Officer Bovy approached the vehicle and, at Officer Bovy's request, Defendant produced his driver's license and insurance card. Officer Bovy returned to his vehicle and received information from dispatch that Defendant had a valid driver's license, there were no outstanding warrants for Defendant's arrest and that Defendant had a previous narcotics history. Officer Bovy was later notified over the radio by Officer Gann that he had information that Defendant was still involved in illegal narcotics activity. During the course of the stop, Officer Bovy asked Defendant where he was going. Officer Bovy testified that Defendant gave inconsistent answers-he first stated that he was going to a friend's house but later stated that he was going to a convenience store to purchase sandwich meat. Officer Bovy asked Defendant if he had weapons in the car, and Defendant replied that he did not. Officer Bovy then asked Defendant whether he would give consent to search the vehicle, and Defendant denied consent.

Officer Bovy, who has been a canine officer since 2007, then instructed Defendant to step out of the car so that Officer Bovy's canine could conduct a sniff of the vehicle.[2] Once Defendant was outside the vehicle, Officer Bovy patted down Defendant for weapons. Officer Bovy felt a long, round object with a bulb at the end. Officer Bovy testified that the "only object I have ever felt on a person that feels like that is a meth or crack pipe." Hearing on Motion to Suppress Transcript (docket no. 37) at 24. Officer Bovy asked Defendant what was in his pocket, to which Defendant replied that there was nothing in his pocket. Officer Bovy stated to Defendant that whatever was in Defendant's pocket felt exactly like a glass meth pipe, to which Defendant replied that it was not his. Office Bovy proceeded to handcuff Defendant and removed a meth pipe from Defendant's pocket.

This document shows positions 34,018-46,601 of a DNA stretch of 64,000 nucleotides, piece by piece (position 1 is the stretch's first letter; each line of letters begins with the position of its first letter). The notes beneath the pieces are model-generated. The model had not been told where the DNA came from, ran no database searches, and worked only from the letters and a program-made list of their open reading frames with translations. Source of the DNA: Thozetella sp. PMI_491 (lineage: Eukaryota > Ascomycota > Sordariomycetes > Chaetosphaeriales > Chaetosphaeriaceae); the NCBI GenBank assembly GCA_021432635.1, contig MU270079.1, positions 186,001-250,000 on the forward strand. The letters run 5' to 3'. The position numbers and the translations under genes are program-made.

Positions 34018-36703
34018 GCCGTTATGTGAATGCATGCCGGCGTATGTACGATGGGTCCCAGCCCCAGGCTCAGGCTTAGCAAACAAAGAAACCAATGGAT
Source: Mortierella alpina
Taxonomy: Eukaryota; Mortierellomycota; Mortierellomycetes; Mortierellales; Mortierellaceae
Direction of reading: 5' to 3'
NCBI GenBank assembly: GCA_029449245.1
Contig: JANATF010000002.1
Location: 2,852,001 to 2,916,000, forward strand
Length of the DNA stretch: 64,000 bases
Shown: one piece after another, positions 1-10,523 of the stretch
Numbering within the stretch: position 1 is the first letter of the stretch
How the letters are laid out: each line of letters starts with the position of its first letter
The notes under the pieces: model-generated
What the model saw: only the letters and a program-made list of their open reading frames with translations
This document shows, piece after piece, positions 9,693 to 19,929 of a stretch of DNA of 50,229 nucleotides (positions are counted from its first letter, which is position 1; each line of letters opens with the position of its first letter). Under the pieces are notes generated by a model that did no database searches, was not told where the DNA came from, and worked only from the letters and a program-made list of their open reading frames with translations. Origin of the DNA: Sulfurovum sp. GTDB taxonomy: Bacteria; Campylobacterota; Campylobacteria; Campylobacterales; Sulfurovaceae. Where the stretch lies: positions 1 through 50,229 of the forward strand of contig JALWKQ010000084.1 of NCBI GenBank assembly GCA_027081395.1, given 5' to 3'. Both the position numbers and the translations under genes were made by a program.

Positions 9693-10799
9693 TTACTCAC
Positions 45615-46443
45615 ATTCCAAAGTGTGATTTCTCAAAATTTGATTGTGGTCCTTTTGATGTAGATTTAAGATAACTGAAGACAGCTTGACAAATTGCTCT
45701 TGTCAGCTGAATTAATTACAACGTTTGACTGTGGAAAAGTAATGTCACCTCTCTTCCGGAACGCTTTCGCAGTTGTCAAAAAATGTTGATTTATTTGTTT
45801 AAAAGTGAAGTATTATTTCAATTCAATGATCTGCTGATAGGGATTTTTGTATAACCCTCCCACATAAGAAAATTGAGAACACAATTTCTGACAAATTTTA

Because Defendant had been arrested and the police intended to tow Defendant's vehicle, another officer performed an inventory search of the vehicle. The officer discovered approximately four pounds of ice methamphetamine in the trunk of the vehicle.


Defendant objects to certain facts set forth in the Report and Recommendation, including "that Defendant said [Officer Bovy] thought [Defendant] was only going in the 40s'; that Defendant gave inconsistent accounts of where he was going prior to being stopped; and that Defendant made any statements at all regarding the meth pipe or that he had started using methamphetamine again." Objections at 1 (citations omitted) (quoting Report and Recommendation at 3). Defendant also objects to Judge Scoles's conclusions "that probable cause existed for the stopping of Defendant's vehicle[;]... that the ...